The other main thing I want to address is the idea that Rich Rodriguez suddenly is on the hot seat even more than he was before. I can understand why that is the perception considering the situation, but as Adam Rittenberg pointed out, “Rich Rodriguez’s fate ultimately comes down to whether or not he wins games, not what the NCAA decides in August.” I couldn’t have said it better myself. While what happens with the NCAA could make it easier to fire Rodriguez if it comes to that, his job status heading into 2011 will be dependent on what the team does in 2010. If Michigan puts together a great season that shows this program is headed in the right direction, then a couple NCAA violations, though embarrassing, probably won’t be enough to cost him his job. At the same time, if Michigan has another bad season, Rodriguez is probably gone regardless of what happens with the NCAA. The only thing violations will do is let Michigan fire him with cause and therefore not have to pay his buyout.
Side note from all of this: WTF, Morgan Trent?
“I’m not surprised because I know what happened, and I know what kind of rules were broken. I couldn’t see how they were going to get out of that.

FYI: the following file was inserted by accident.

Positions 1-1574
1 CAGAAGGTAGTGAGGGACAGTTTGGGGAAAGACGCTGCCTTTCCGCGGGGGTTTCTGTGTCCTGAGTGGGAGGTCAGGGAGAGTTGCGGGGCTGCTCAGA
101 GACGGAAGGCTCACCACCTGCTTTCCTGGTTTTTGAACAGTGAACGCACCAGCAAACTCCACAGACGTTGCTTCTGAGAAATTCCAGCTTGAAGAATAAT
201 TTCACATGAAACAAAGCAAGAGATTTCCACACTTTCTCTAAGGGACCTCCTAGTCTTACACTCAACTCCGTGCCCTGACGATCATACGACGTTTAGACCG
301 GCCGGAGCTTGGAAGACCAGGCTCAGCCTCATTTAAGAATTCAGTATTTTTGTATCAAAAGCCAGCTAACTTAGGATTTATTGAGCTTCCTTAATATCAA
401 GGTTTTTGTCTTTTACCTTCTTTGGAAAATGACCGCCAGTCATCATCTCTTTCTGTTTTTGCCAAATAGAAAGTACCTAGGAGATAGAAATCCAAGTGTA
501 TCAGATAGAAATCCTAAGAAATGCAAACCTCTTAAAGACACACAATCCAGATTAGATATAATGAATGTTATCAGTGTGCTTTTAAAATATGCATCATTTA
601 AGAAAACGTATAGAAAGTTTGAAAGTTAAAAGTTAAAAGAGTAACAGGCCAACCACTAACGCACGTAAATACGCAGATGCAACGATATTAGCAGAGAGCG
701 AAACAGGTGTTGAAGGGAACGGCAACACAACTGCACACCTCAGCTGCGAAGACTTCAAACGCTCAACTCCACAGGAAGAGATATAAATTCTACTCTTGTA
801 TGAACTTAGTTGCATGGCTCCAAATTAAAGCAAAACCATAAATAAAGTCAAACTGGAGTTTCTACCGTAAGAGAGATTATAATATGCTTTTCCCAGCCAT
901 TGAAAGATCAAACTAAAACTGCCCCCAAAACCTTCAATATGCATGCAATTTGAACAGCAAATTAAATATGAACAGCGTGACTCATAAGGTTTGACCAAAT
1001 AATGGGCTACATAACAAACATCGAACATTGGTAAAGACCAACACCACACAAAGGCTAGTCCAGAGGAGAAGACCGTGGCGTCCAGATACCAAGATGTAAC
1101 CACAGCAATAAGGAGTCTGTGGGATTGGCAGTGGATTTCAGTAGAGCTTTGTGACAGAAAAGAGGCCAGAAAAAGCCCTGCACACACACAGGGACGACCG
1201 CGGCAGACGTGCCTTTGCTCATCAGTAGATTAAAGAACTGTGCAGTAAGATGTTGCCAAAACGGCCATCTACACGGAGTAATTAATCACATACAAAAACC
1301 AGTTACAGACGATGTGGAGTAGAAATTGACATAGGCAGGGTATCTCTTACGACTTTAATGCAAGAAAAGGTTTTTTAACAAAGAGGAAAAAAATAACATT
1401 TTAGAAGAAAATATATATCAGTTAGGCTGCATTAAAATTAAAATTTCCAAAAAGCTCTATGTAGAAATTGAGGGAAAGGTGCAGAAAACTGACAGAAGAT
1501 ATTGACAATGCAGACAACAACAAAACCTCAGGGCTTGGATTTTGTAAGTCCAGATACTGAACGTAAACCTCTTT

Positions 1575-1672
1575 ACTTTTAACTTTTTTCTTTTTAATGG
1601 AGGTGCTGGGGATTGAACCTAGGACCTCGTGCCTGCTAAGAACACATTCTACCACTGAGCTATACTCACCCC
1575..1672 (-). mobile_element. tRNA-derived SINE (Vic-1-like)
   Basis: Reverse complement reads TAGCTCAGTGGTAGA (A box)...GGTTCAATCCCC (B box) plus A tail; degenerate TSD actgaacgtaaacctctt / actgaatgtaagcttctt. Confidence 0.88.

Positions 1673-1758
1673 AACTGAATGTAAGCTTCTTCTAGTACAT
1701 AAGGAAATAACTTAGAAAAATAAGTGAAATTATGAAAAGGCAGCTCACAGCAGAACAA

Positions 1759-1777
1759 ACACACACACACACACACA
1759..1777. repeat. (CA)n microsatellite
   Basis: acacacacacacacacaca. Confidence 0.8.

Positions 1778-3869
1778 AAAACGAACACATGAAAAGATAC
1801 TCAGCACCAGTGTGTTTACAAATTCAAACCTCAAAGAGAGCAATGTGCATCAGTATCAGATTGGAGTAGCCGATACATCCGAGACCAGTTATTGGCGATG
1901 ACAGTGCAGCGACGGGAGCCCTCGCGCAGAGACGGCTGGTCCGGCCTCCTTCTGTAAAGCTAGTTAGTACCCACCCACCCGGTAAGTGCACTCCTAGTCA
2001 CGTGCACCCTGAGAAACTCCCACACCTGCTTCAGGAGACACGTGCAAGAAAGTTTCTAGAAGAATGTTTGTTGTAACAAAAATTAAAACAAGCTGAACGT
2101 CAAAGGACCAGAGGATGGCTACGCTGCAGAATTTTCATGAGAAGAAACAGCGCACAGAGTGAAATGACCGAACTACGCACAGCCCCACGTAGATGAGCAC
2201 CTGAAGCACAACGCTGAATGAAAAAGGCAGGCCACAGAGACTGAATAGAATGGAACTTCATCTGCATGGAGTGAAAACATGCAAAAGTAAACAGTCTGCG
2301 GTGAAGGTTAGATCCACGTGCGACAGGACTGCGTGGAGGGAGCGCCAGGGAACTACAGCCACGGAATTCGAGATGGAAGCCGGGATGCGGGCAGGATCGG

“Whatever steps need to be taken (to restore Michigan’s winning tradition), I’m all for it. What is happening right now obviously is not working. I don’t know how long they’re going to let this last until changes are made. This year is going to be the tell-all what’s going to happen. We can’t have three losing years in a row. Not at Michigan. To lose seven of last eight games (in 2009) is an embarrassment.”
Hey Morgan, you know what’s also embarrassing? Your play as a cornerback for much of your career at Michigan, especially in 2008. Perhaps you should just keep your mouth shut considering you contributed to one of those losing seasons.
Two former Michigan players who played for Rich Rodriguez have commented on the record about the allegations U-M is facing.
One of them, Toney Clemons, left the team earlier this year and transferred to Colorado, citing that he wanted to play in a different offense. He spoke to ESPN’s Joe Schad, and his comments did not do Michigan any favors.
“The allegations are true,” Clemons said. “Nothing is fabricated or exaggerated in that story. I was there on Sundays from 10 a.m. to 10 p.m. or 11 a.m. to 10 p.m. depending on if guys needed treatment. You were there daylight to nighttime.”
“On Sunday, it was lifting, film, dinner and practice,” Clemons told Schad. “I usually got out around 10:20. I truly don’t want to be associated with the program back there. But I am going to help benefit my teammates back there by speaking and giving testimony.”